Pressures released during an outburst result in velocities at the outburst throat which can be very large and locally approach sonic velocities (Ehgartner et al., 1998). Velocities of more than 152 m/sec (500 ft/s) have been recorded in vertical airways some distance from rockbursts in Germany. Velocities at the rockburst site would be even higher. Narrow throat characteristic of some rockbursts can result in throttling. However, associated pressure waves are not strong enough to cause the observed levels of equipment destruction, since they are of a magnitude similar to those found in blasting. Rather, observed damage associated with rockbursts is due to flying debris in the pressure wave as the quantities of rock thrown out by the burst have high kinetic energy (Wolf, 1966). 

Given the relatively impermeable nature of bedded and halokinetic salt, occluded gases generally are not released from their containment unless mining or drilling activities intercept (1) a gas-filled fissure zone, an area where the voids between the salt crystals are interconnected, (2) a mechanically unstable zone of gas-enriched salt that disaggregates, releasing its entrained gases (a blowout), or (3) as the mine or the drill bit enters some other relatively permeable geologic anomaly (Kupfer, 1990).

  

Gassy outbursts and rockbursts in salt

Outbursts are documented in the U.S., Canada, and throughout northern Europe in various salt and potash mines (Figure 2; Table 1). The salt domes of northern Europe and the US Gulf coast are in particular loaded with pockets of abundant gas inclusions (Ehgartner et al., 1998). Many dangerous pockets of methane and H2S were intersected during the opening of shafts into the domes of Zechstein salts in the Saxony region, Germany and several early potash mines in the area were abandoned because of problems caused by rockbursts and associated gas outflows (Gropp, 1919; Löffler, 1962; Gimm, 1968). Before the current practice of evacuating any gas-prone salt mine prior to blasting, many fatalities resulted from such gas and rock outbursts (Table 1). A significant portion of the deaths was due to secondary factors (post-rockburst), such as methane fires, CO2 suffocation, and H2S poisoning (Dorfelt, 1966). Even with the practice of mine evacuation prior to blasting, outburst gases have in some cases filled a mine, blown out of the mine shafts, and caused fatalities at the surface. This was the case in Menzengraben in 1953, as heavier-than-air CO2 gas, released by a blasting-induced rockburst, blew out of the mine shafts for 25 minutes and flowed downhill into a nearby village, where it ponded and ultimately suffocated 3 people in their sleep (Hedlund, 2012)

The most frequent and largest rockbursts and gas outflows from subsurface salt occurred in the Werra mining district in former East Germany. Gimm and Pforr (1964) report that rockbursts occurred every day in the Werra region. If one also includes potash mines in the Southern Harz region, more than 10,000 outbursts were recorded up till the 1960s in the German salt mines (Dorfelt, 1966). The 1953 Menzengraben(Potash Mine No. 3) rockburst blew out some 100,000 metric tons of fractured rock salt (approximately 1.6 million cubic feet). This may well be the world’s largest rockburst in terms of cavity size (Gimm, 1968). In an earlier incident in the same region in 1886, the shaft Aschersleben II was flooded with water and gas as it reached a depth of 300 m. A pilot hole drilled from the temporary bottom of the shaft into the underlying Stassfurt rock salt, hit a gas pocket, releasing a combination of H2S—CH4—N2 gases, which then escaped under high pressure for some two hours carrying with it an NaCl brine to the height of a “house” above the shaft floor before the outflow abated. The shaft was abandoned (Baar, 1977).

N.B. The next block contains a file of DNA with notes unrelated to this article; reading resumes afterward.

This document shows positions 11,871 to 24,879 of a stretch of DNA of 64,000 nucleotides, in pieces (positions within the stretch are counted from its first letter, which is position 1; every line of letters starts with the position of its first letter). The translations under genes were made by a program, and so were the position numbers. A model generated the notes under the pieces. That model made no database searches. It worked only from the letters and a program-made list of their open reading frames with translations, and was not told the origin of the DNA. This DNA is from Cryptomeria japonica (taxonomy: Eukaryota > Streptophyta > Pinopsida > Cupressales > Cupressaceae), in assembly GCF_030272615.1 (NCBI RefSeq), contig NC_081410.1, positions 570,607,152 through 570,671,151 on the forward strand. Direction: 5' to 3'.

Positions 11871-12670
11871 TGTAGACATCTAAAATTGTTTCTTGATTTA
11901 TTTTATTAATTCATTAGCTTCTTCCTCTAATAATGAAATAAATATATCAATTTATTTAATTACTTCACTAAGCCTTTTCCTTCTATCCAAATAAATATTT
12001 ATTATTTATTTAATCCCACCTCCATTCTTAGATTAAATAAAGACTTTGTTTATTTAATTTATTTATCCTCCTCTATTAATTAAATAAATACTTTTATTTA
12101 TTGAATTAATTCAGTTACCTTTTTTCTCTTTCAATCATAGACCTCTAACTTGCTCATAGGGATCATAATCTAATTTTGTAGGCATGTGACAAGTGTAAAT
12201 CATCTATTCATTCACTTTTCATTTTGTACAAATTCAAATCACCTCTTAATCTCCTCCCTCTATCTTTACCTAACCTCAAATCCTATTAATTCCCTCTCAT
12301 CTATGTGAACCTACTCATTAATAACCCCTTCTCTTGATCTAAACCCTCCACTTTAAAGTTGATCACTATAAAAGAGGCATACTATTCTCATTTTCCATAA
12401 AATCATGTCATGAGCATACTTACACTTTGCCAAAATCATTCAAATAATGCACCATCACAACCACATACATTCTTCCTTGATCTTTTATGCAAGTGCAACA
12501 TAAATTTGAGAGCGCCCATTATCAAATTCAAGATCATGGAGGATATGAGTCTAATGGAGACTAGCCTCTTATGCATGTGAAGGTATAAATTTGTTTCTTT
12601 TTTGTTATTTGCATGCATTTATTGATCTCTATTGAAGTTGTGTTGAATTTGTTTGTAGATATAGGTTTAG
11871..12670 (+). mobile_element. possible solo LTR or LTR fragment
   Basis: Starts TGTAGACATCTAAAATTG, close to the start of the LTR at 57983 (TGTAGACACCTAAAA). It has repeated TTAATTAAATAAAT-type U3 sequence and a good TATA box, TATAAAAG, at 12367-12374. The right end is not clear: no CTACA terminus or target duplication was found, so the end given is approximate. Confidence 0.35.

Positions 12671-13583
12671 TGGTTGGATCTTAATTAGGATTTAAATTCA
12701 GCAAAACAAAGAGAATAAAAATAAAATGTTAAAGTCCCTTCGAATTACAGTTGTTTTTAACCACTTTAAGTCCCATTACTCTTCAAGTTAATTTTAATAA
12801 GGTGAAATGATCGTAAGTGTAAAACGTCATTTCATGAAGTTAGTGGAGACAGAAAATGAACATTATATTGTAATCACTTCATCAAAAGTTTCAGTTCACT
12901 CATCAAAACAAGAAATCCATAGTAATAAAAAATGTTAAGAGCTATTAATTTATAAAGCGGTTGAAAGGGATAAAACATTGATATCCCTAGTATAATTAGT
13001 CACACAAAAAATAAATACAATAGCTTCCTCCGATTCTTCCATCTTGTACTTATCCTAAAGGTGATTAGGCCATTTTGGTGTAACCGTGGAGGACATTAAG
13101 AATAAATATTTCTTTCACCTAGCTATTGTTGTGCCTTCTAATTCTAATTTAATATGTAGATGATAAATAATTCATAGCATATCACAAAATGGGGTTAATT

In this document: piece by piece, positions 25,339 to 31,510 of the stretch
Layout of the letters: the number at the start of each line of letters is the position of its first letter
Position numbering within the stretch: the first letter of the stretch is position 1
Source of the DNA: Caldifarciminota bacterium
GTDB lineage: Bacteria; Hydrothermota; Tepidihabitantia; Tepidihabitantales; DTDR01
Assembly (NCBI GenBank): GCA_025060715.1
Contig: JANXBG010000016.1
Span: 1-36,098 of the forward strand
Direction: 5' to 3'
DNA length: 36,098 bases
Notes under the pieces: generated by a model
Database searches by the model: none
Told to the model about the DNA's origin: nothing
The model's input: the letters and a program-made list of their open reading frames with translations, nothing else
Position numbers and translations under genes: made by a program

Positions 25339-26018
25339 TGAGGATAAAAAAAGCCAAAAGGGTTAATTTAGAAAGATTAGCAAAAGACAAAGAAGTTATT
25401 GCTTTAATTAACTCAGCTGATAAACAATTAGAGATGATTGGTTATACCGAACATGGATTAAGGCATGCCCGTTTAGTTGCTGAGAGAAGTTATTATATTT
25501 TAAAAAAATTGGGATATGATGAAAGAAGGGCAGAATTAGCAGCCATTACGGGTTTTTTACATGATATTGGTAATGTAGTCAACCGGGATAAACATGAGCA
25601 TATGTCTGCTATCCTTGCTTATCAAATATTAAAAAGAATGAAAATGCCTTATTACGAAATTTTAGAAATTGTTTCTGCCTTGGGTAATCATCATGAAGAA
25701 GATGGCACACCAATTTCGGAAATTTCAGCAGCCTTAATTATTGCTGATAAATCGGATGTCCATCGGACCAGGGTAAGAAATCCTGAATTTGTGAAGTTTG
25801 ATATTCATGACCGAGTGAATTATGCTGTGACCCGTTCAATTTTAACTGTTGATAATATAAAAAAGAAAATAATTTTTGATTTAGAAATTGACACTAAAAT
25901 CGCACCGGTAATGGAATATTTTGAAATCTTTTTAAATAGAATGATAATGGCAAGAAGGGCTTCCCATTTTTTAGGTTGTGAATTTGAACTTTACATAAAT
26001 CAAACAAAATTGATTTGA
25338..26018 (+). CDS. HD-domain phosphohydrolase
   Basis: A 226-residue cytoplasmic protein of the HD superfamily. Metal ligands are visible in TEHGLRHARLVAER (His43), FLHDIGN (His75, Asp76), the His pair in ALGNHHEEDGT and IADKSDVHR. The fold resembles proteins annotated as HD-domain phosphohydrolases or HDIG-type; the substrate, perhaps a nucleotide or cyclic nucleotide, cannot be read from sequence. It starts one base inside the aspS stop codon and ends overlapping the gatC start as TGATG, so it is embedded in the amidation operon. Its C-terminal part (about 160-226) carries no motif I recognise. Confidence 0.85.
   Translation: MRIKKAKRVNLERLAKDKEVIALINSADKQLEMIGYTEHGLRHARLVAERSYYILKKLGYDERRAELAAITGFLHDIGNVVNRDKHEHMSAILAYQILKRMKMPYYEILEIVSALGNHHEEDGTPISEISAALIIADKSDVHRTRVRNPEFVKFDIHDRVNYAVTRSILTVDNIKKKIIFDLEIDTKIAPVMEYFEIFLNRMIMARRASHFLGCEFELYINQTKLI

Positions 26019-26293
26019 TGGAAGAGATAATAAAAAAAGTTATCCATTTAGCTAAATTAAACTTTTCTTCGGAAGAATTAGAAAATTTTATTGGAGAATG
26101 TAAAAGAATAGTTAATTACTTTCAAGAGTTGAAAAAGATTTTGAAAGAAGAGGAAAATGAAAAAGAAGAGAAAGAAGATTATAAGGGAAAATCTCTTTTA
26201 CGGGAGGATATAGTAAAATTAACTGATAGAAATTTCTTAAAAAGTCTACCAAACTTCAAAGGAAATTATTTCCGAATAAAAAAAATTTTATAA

In 1887 the shaft Leopoldshall III, at Stassfurt, had been sunk through the caprock, and into the Zechstein salt to a total depth of 412 m subsurface, when it hit a gas pocket containing H2S, and four miners were killed by gas escape. Subsequently, in 1889, seven more were killed during shaft construction in the same mine. In 1895, a large volume of CO2 was released from rock salt at a depth of 206 m during the sinking of the Salzungen shaft (Gimm 1968, p. 547). Numerous other outbursts of gas occurred in the same Werra-Fulda district with most mines operating at depths greater than 300 meters, with outbursts responsible for a number of deaths both below and above ground. According to Gimm (1968, p. 547), since 1856, toxic gases were also encountered during the sinking of a number of other shafts in the Stassfurt area. Gropp (1918) documents 106 gas occurrences in German potash mines for the period 1907 to 1917, at depths of ≈300 meters and greater. Many of these gassy encounters caused casualties, particularly in salt dome mines of the Hannover area where several of the potash mines were abandoned due to dangerous gas intersections (Barr, 1977).

Less severe examples of gas outbursts and rockbursts transpired in other salt mines around the world (Figure 2). More than 200 gas outbursts with ejected rock salt volumes up to 4500 tons have occurred in the Upper Kama potash deposits of Russia (Laptev and Potekhin, 1989). Baltaretu and Gaube (1966) reported sudden gassy outbursts in potassium salt deposits in Rumania. Outbursts in Polish salt mines were noted by Bakowski (1966). Potash mines in England and Canada also exhibited outbursts (Table 1; Schatzel and Dunsbier, 1988) with the most recent case being a gassy outburst that caused a fatality in the Boulby mine in July 2016.